Experimental NRL C4I Suite Deployed in War on Iraq

7/28/2003 - 34-03r
Contact: Public Affairs Office, (202) 767-2541

Command and Control, Communications, Computers and Intelligence (C4I) key to flexibility

An experimental high-speed vessel (HSV), a catamaran jointly leased by the U.S. Navy, Marine Corps, and Army as a test platform for emerging technologies and pressed into service during the war in Iraq, was outfitted with a state-of-the-art satellite communications system and an interoperable C4I operations center designed and installed by a team from the Navy Warfare Development Command (NWDC), the Naval Research Laboratory (NRL) and the Space and Naval Warfare Systems Command.

The Satellite and Wireless Networking Section of NRL's Information Technology Division used commercial Ku-band satellites and cutting-edge networking technologies on the ship, Joint Venture (HSV-X1), to support standard military communications channels as well as advanced data, voice and video applications. The group was also responsible for developing the land-based hub terminal and network at a naval station in Chesapeake, Virginia.

Flexible, reliable C4I systems for naval battle groups support time-critical operations and offer the possibility of an at-sea Joint Operations Center (JOC) in theater. High-data-rate, over-the-horizon communications used commercial Ku-band because of the minimal electromagnetic effect on existing shipboard communications and radar systems, the small terminal size required for high data rate links and the ample coverage of littoral regions by Ku-band satellites. Bandwidths greater than 6 Mbps have been demonstrated over the 1.2-meter antenna onboard Joint Venture.

The JOC uses an interoperable collaborative communications and computer architecture. Voice access units are used to simultaneously monitor and use the telephony, intercom, and radio systems in the JOC. Nine multi-function workstations allow operators to access any of the over 30 computer assets as well as ship video sources, navigation computers, and GBS video feeds. Three common large screen displays provide situational awareness in the JOC. The Line of Sight communications system utilizes the Joint Combat Information Terminal (JCIT), developed by NRL's C4I Branch of the Naval Center for Space Technology. The JCIT provides four independent software radio functions that each can operate over the HF, VHF, or UHF RF bands upon operator command. The JCIT also supplies the JOC with Global Positioning System (GPS) time and position, as well as Global Broadcast System (GBS) reception. The JCIT is the first multi-band multi-channel software radio to be operationally deployed.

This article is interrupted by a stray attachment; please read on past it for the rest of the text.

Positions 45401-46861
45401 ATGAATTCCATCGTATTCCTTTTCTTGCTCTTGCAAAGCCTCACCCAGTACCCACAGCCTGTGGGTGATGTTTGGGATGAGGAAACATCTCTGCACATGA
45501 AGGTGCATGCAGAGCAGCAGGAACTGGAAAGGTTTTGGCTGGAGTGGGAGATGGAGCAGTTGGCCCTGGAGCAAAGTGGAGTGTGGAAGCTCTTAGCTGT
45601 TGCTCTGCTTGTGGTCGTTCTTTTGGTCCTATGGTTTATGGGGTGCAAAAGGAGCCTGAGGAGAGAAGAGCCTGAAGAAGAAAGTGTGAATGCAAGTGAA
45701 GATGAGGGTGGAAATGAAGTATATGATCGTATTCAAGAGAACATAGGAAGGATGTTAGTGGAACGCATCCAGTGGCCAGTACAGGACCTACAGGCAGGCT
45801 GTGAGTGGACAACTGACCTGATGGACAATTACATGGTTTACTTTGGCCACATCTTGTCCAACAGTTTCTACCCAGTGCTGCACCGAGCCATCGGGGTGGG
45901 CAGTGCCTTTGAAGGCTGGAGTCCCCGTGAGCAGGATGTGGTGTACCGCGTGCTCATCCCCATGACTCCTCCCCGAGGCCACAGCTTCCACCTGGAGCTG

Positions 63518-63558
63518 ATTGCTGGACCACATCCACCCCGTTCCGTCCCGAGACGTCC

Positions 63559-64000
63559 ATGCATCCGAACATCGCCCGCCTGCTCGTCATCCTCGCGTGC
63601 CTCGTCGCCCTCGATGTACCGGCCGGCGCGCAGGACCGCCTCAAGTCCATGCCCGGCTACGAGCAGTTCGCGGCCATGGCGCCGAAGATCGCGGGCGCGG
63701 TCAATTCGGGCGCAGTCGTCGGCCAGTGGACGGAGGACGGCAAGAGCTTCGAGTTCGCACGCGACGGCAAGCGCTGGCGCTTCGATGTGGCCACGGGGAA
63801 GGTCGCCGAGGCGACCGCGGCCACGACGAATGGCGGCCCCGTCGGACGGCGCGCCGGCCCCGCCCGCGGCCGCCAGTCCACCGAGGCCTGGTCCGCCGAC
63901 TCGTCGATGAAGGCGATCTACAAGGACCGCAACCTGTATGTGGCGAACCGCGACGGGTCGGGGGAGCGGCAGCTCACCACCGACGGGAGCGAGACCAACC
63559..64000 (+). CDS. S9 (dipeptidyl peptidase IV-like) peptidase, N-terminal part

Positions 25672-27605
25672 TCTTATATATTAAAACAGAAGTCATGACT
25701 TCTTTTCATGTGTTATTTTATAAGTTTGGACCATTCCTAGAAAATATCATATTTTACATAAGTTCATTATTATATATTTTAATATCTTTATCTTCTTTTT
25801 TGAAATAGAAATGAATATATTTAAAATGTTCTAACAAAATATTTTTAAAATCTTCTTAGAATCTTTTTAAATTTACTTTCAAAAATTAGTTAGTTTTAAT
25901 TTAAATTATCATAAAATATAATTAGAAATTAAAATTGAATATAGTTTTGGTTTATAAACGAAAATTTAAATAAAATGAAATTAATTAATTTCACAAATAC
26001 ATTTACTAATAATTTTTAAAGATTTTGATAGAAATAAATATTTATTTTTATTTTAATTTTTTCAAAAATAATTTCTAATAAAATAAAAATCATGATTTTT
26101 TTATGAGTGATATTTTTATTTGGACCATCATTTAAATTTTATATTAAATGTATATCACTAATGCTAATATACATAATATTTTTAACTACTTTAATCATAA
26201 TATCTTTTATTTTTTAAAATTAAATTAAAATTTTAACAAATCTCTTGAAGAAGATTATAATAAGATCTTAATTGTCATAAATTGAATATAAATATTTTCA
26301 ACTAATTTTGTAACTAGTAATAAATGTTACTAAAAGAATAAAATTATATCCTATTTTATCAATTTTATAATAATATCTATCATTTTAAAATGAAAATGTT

The HSV project is a cooperative effort exploring the concepts and capabilities associated with commercially available advanced hull and propulsion technologies integrated with advanced communications technology. Joint Venture participated in last year's congressionally mandated joint experiment Millennium Challenge 2002 in an evaluation of the vessel's potential as a multi-mission ship. During Operation Iraqi Freedom, Joint Venture served as an afloat forward staging base for Navy Special Forces.

Mr. Guy Purser, Chief Engineer for NWDC, had specific goals for the type of C4I suite to prototype on the Joint Venture. "We wanted a state-of-the-art complement of commercial off-the-shelf (COTS) systems that provided an integrated workstation for applications, voice, and radio whether the application or transmission was local or long haul. Joint Venture has demonstrated the efficacy of this COTS design in actual combat conditions with a high state of reliability."

Joint Venture is a 315-foot-long, aluminum-hull catamaran that can travel 3,000 nautical miles at 35 knots without refueling and can reach a top speed of 48 knots while lightly loaded. It is highly maneuverable and has a maximum draft of only 13 feet. It also has the ability to launch and recover various military helicopters and small boats.

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